The studio has decided to host its own free-of-charge virtual event in late August called “DC FanDome.” It’s basically a 24-hour Hall H livestream during which the company will tease out its most anticipated comic book projects like Wonder Woman 1984The BatmanBlack AdamThe Suicide SquadSuperman & Lois, and the Snyder Cut of Justice League.

“The global event will immerse fans into the DC Multiverse, with new announcements from WB Games, Film and TV, and comics, as well as an unprecedented opportunity to hear from the casts and creators behind your favorite feature films and TV series,” reads the release.

(9) SPOT ON THE MONEY. [Item by Mike Kennedy.] Until now, if you wanted your very own Spot the Robot Dog you had to lease one. No longer. You now have the option to buy your very own Spot from maker Boston Dynamics, assuming you have about $75K to spare. You can even pick up a pair of them, but no more than that for now. WIRED has the story: “You Can Now Buy Spot the Robot Dog—If You’ve Got $74,500”.

Spot, Boston Dynamics’ famous robot dog, dutifully follows my every command. The machine traipses forward, then automatically scrambles over a raised bed of rocks. I make it side-step. I command it up a flight of stairs, which it tackles with ease. It meets its match when I steer it at a medicine ball, though; it takes a tumble, and for a moment lies paralyzed on its back. But with a click of a button, Spot twists and rights itself, and recommences its ramblings.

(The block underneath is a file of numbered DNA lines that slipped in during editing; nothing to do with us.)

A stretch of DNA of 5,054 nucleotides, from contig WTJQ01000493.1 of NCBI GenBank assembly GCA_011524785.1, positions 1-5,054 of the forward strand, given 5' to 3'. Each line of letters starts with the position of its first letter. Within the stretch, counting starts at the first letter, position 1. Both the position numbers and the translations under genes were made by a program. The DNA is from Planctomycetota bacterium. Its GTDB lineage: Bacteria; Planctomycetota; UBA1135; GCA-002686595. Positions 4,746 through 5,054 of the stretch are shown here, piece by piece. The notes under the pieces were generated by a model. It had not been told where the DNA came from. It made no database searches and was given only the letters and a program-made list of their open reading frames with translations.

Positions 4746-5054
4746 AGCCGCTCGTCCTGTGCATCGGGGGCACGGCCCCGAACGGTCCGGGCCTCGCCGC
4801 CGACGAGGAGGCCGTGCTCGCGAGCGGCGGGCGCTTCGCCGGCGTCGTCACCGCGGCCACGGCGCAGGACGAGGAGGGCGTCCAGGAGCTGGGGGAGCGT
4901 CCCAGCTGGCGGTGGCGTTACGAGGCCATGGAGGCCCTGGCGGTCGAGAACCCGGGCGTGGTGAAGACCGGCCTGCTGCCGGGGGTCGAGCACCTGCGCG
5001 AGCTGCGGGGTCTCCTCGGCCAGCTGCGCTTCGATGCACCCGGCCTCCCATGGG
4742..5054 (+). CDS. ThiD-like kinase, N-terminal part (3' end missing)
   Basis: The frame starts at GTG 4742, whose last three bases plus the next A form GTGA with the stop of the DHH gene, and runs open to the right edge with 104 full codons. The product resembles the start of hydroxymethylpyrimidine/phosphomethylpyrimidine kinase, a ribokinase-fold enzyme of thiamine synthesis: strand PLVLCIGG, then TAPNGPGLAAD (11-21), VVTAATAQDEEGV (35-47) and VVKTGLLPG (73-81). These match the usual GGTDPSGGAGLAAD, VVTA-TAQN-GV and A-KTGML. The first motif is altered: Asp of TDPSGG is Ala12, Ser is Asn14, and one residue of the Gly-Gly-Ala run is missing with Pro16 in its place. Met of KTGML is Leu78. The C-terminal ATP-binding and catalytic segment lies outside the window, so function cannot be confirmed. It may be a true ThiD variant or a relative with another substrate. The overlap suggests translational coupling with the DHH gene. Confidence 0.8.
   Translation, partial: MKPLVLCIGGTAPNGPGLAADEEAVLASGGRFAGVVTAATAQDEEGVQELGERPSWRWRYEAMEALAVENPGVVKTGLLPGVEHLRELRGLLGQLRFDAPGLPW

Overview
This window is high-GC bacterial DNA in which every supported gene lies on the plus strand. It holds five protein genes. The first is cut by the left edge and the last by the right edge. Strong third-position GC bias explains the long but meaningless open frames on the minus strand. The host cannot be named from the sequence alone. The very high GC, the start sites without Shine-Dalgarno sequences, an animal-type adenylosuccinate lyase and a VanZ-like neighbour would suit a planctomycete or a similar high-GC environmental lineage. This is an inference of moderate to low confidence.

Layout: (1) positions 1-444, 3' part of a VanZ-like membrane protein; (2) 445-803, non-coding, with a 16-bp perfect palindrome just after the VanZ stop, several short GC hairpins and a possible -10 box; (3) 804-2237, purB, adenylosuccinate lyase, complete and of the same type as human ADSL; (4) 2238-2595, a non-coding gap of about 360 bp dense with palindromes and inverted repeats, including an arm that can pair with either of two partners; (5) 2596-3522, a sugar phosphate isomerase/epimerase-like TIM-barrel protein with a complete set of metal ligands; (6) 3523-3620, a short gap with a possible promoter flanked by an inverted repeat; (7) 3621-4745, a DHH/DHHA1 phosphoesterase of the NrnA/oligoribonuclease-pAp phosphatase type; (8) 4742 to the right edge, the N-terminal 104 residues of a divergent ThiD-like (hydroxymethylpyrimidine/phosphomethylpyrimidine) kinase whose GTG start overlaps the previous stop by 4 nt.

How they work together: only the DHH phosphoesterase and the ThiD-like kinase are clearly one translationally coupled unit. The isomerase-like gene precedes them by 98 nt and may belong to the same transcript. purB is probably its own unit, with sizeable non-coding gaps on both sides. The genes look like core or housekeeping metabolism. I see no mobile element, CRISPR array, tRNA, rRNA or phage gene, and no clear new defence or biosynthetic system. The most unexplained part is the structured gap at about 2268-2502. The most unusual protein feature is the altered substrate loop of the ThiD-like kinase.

Such unfailing obedience, yet I’m nowhere near Spot, which is roaming about the company’s testing grounds in Boston. I’m piloting the robot through my web browser from the comfort of my apartment in San Francisco, 3,000 miles away. With almost zero latency, I either use the robot’s front camera feed to click on bits of terrain—think of it like scooting around in Google’s Street View—or flicking my keyboard’s WASD keys in the most expensive videogame imaginable….

(10) KEEPING BUSY. “Star Trek: Next Generation fan rebuilds bridge set” – BBC video.

One model maker could have reached the final frontier of construction with his latest work.

Geoff Collard, from Paulton in Somerset, has spent 500 hours recreating the bridge set from Star Trek: The Next Generation.

His model has won praise from Star Trek fans for its realism.

(11) TREK MAKE-OVER. William Shatner hasn’t lost his touch for cringe-inducing tweets – but the photo gallery is intriguing.

[Thanks to Cat Eldridge, rcade, Martin Morse Wooster, John King Tarpinian, JJ, Mike Kennedy, Andrew Porter, Michael Toman, Chip Hitchcock, Darrah Chavey, Lise Andreasen, and John Hertz for some of these stories. Title credit goes to File 770 contributing editor of the day Andrew.]

36 thoughts on “Pixel Scroll 6/16/20 We’re Two Lost Scrolls On The Pixel Of Life

  1. Thanks for the Title Credit!

    (5) I saw that video a while back and enjoyed it quite a bit

    (6) A good day for writers – Leinster, Weir and Sakers!

  2. Lis Carey says I wish I had missed seeing Shatner’s tweet.